Dr. Hugh Downman

Margaret Oliphant, in The Literary History of England (1882) 2:376-77.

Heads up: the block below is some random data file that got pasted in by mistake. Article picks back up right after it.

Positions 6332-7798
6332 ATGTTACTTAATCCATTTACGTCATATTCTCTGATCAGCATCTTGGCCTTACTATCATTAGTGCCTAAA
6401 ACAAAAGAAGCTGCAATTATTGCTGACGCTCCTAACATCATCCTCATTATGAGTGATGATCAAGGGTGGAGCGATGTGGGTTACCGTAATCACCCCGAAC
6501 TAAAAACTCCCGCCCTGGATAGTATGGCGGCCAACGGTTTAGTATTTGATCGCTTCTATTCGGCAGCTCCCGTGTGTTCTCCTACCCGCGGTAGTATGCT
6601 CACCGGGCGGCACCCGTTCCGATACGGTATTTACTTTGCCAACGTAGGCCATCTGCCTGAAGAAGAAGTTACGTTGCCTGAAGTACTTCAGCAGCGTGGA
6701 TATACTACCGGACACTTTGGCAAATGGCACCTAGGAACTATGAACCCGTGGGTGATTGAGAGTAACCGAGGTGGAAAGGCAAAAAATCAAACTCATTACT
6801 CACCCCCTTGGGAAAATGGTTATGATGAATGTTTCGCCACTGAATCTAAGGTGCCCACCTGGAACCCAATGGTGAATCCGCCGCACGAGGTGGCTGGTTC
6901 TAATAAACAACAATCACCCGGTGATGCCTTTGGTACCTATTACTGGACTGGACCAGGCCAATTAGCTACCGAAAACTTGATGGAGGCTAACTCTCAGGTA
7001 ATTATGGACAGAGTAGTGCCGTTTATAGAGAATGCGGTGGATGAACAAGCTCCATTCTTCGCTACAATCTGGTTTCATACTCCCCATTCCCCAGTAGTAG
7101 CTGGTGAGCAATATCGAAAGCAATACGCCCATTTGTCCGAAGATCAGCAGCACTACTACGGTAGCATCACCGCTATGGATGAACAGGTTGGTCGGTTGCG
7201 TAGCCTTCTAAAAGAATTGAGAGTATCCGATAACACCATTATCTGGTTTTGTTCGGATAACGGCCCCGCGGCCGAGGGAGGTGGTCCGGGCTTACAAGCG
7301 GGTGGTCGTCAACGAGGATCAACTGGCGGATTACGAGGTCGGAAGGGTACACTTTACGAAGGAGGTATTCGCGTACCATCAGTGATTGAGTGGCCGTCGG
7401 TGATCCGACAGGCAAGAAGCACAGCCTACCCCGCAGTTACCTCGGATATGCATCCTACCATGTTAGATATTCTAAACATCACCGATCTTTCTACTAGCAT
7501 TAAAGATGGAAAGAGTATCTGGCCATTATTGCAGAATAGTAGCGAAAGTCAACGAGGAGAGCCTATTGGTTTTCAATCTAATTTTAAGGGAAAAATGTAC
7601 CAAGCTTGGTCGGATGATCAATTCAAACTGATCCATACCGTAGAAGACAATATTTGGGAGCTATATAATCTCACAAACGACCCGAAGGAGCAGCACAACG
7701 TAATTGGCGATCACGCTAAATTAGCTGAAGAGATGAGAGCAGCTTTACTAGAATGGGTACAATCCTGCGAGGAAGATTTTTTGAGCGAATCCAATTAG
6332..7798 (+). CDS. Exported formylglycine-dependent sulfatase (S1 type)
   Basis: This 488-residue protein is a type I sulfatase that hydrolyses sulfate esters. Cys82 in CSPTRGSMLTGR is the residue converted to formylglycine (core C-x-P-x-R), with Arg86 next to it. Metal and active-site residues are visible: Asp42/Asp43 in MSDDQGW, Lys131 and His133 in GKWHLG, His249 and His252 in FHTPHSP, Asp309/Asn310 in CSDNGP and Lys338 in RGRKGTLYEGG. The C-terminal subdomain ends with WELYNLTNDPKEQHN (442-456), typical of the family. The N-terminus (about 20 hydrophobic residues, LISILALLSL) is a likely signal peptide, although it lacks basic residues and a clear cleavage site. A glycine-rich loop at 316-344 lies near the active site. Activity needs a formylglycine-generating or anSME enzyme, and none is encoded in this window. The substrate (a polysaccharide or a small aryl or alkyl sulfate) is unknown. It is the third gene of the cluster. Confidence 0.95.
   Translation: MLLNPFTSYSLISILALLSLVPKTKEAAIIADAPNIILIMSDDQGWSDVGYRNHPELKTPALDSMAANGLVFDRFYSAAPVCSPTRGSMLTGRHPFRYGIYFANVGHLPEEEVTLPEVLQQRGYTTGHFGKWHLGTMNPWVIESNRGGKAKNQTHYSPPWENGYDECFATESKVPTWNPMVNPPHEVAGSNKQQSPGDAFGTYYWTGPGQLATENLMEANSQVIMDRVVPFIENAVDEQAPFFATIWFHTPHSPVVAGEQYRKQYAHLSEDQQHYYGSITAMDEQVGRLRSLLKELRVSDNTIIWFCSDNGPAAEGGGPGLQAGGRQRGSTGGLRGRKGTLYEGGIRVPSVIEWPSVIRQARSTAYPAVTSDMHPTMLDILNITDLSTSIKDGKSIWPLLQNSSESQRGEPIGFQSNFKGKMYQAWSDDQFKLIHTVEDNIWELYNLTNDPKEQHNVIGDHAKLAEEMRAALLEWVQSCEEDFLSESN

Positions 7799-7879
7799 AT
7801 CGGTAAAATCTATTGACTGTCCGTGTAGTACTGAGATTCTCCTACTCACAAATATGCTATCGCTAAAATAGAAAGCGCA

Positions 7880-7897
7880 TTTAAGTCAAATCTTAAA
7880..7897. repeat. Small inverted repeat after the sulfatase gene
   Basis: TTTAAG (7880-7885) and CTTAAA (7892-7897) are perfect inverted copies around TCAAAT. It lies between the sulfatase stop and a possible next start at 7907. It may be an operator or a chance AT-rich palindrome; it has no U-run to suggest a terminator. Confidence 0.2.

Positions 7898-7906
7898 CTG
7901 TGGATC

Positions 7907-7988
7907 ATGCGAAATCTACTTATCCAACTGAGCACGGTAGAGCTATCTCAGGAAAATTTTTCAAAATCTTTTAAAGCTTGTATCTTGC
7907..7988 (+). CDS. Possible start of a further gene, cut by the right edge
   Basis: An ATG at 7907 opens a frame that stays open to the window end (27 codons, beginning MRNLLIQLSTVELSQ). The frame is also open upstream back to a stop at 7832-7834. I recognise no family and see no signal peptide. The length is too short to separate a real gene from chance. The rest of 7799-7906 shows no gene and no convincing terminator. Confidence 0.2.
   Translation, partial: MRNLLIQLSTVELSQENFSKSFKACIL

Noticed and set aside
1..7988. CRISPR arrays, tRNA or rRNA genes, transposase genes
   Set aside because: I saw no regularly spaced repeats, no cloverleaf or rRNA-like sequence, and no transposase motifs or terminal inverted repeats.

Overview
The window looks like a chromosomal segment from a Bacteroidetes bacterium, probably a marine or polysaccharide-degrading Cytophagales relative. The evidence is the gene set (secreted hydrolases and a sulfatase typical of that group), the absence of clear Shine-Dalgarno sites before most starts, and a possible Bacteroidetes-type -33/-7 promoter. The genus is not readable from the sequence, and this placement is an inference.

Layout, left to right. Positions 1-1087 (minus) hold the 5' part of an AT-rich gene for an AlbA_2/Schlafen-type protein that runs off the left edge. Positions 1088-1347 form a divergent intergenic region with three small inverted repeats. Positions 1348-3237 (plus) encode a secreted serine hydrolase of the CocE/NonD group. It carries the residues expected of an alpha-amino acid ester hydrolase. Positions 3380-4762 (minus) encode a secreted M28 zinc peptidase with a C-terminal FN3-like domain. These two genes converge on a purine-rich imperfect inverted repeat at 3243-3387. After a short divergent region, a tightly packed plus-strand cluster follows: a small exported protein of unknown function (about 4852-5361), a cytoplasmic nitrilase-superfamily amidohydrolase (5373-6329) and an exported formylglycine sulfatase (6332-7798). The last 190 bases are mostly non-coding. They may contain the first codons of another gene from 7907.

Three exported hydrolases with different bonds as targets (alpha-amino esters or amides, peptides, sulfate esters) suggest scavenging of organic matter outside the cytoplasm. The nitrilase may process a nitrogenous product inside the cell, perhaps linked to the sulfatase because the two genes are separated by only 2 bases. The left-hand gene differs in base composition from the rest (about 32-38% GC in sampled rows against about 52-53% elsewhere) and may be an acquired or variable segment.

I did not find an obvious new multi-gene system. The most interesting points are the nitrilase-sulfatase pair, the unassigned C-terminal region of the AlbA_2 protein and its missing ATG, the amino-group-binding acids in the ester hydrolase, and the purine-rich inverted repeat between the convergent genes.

Exeter, like Lichfield, was full of gentlemen who could all compose agreeable verses, the chief among them being Dr. Downman, "a poet and physician, and the best of men." The names of Hole and Hayter say little to posterity, and of all the group the only well-known name is that of the composer [William] Jackson, who was also, according to Lord Beaconsfield [Benjamin Disraeli], "an author of high aesthetical speculation." "It was said," the same authority adds, "that the two principal if not sole organs of periodical criticism at that time, I think the Critical Review and the Monthly Review, were principally supported by Exeter contributions." It is not usual nowadays to find a little local school of letters in every country town, and society is no longer parcelled out into pieces, but hangs together from one centre in a way perhaps more complete but not so picturesque as of old; but it is curious to find starting up about us, as we pursue our investigations, another and long-forgotten circle, all conscious of excellence, and many perhaps looking for nothing less than immortality.